Wednesday, June 24, 2009

Tracking reliever use a difficult endeavor's Buster Olney has put together a series he calls the "Bullpen Management Index" in which he examines use -- and abuse -- of relievers by each major league team. For example, he leads off today's entry with the Atlanta Braves:

Only four National League teams have gotten more innings out of their rotation than the Braves, whose rotation is anchored by Derek Lowe, Javier Vazquez and Jair Jurrjens, and yet Atlanta has five relievers on pace to make 73 or more appearances, including Peter Moylan, who is on track for 87 appearances. Several Braves relievers are on pace to obliterate career highs in appearances and/or innings pitched, not a good sign.

But innings and appearances aren't all there is to it. Red Sox manager Terry Francona has talked quite a bit this season about the significance of warm-up pitches, of getting warm and sitting down and getting warm again, and how that can contribute as much to a reliever's fatigue as throwing 12 pitches in a game situation.

Baseball stats have come a long way over the last few years. We can predict future success far better using tools like BAPIP than we ever could just with batting averages and earned run averages.

But there's one final frontier no one yet has solved: Relief pitchers. No one yet has figured out how to solve the riddle that is the relief pitcher. Just look at the Tampa Bay Rays: A year ago, Grant Balfour (1.54 ERA), J.P. Howell (2.22 ERA) and Dan Wheeler (3.12 ERA) led a bullpen that played a huge role in getting the Rays to the World Series. So far this year, Howell has a 1.82 ERA but Wheeler (4.24 ERA) and Balfour (5.01 ERA) haven't been close to what they were a year ago.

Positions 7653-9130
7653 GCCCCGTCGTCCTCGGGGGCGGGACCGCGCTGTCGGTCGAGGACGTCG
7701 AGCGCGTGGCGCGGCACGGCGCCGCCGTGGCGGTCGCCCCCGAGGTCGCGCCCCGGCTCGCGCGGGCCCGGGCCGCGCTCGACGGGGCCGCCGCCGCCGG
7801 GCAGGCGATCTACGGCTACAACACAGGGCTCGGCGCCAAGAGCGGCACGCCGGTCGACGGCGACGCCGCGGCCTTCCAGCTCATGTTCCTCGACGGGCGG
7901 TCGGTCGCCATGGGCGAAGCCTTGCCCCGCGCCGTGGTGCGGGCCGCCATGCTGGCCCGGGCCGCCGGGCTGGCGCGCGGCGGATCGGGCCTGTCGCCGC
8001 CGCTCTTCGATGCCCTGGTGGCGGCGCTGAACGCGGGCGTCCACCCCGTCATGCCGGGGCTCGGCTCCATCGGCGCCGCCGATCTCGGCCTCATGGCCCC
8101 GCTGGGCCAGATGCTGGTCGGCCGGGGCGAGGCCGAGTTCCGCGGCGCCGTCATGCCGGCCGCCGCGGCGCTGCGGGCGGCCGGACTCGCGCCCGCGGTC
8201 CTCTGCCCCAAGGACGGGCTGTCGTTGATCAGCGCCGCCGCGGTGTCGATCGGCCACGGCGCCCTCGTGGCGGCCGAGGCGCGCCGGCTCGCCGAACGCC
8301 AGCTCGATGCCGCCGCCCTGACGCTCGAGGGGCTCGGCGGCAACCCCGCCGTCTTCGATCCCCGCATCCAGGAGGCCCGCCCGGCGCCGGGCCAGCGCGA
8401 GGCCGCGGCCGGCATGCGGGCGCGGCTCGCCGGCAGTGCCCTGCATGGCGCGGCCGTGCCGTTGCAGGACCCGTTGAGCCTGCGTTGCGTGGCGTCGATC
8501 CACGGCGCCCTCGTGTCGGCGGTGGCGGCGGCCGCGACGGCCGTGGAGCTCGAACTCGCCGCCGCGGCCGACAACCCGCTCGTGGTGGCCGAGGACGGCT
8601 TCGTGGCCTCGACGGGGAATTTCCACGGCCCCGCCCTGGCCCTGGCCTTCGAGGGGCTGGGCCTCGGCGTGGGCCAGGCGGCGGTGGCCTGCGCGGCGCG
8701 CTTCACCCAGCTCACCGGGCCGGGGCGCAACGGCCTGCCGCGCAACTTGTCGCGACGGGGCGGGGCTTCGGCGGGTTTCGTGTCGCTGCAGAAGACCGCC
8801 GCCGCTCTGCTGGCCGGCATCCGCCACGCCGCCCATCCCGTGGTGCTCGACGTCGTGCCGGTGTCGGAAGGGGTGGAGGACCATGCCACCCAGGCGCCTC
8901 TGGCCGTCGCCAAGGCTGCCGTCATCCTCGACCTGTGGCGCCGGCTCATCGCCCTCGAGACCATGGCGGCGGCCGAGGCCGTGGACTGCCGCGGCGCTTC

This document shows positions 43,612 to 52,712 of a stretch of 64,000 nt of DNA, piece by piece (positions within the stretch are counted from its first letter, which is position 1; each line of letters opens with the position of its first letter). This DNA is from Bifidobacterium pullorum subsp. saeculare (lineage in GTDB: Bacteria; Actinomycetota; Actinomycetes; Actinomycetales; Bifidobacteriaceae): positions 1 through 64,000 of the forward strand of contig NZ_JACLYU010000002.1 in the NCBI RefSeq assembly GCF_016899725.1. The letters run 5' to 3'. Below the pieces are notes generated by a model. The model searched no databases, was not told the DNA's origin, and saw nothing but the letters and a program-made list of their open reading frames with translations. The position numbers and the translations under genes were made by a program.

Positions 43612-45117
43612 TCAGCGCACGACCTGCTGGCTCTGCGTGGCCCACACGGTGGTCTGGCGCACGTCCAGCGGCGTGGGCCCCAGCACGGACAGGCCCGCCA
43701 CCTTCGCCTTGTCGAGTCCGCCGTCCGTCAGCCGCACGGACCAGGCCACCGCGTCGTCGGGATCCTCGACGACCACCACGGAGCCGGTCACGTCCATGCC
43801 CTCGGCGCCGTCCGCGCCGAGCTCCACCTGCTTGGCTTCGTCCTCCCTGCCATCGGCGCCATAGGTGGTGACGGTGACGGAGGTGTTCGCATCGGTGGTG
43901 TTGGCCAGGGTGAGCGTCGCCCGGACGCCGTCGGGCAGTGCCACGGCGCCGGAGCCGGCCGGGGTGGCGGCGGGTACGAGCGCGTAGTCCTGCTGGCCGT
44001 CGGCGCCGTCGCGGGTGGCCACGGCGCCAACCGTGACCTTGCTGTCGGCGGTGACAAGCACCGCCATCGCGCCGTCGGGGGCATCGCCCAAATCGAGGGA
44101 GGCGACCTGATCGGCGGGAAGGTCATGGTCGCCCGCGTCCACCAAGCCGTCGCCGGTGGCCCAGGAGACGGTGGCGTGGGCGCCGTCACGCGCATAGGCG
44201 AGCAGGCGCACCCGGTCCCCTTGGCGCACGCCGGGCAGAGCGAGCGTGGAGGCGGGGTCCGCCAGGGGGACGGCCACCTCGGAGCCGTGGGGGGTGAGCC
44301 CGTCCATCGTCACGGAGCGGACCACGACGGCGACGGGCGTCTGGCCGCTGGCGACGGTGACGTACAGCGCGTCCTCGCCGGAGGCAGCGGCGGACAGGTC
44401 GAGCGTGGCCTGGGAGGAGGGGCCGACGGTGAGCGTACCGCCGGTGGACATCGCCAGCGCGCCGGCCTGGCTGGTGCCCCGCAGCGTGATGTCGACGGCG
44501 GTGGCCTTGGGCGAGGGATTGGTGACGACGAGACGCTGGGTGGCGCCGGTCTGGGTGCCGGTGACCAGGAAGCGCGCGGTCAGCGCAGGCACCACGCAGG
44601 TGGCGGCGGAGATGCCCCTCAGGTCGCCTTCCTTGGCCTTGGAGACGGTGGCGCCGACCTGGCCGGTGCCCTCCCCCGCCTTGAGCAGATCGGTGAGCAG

Olney, by looking at appearances and innings pitched, certainly is going in the right direction: The more managers wear down their relievers, the worse they're going to pitch down the stretch. But, again, it's not just appearances.

Francona, in the Red Sox dugout, begins each game with a couple of charts taped to the wall. One chart represents his bullpen -- and it breaks down each pitcher by usage over the last week. If he threw 17 pitches in two-thirds of an inning the day before, the chart will say that. If he got up in the bullpen the day before, the chart will say that, too -- with an extra indication if he got up in the bullpen more than once.

Throwing and sitting and throwing and sitting can produce more wear and tear on a middle reliever's arm than pitching in a game. Francona makes an effort not to get guys up more than once; he usually doesn't warm up more than one pitcher at a time just because he doesn't want to waste bullets in the bullpen.

Olney, though, doesn't have bullpen stats. No one does. The Red Sox track usage of their own pitchers week to week and might even keep the stats for each guy over the course of the season, but no one has any sort of warmed-up-in-the-bullpen stat.

Until we can really measure how often each pitcher has to throw -- including whether or not a guy has to get up and throw two or three different times before coming into a game -- we're not going to be able to figure out which relievers have been used conservatively and which relievers are about to have their arms fall off.

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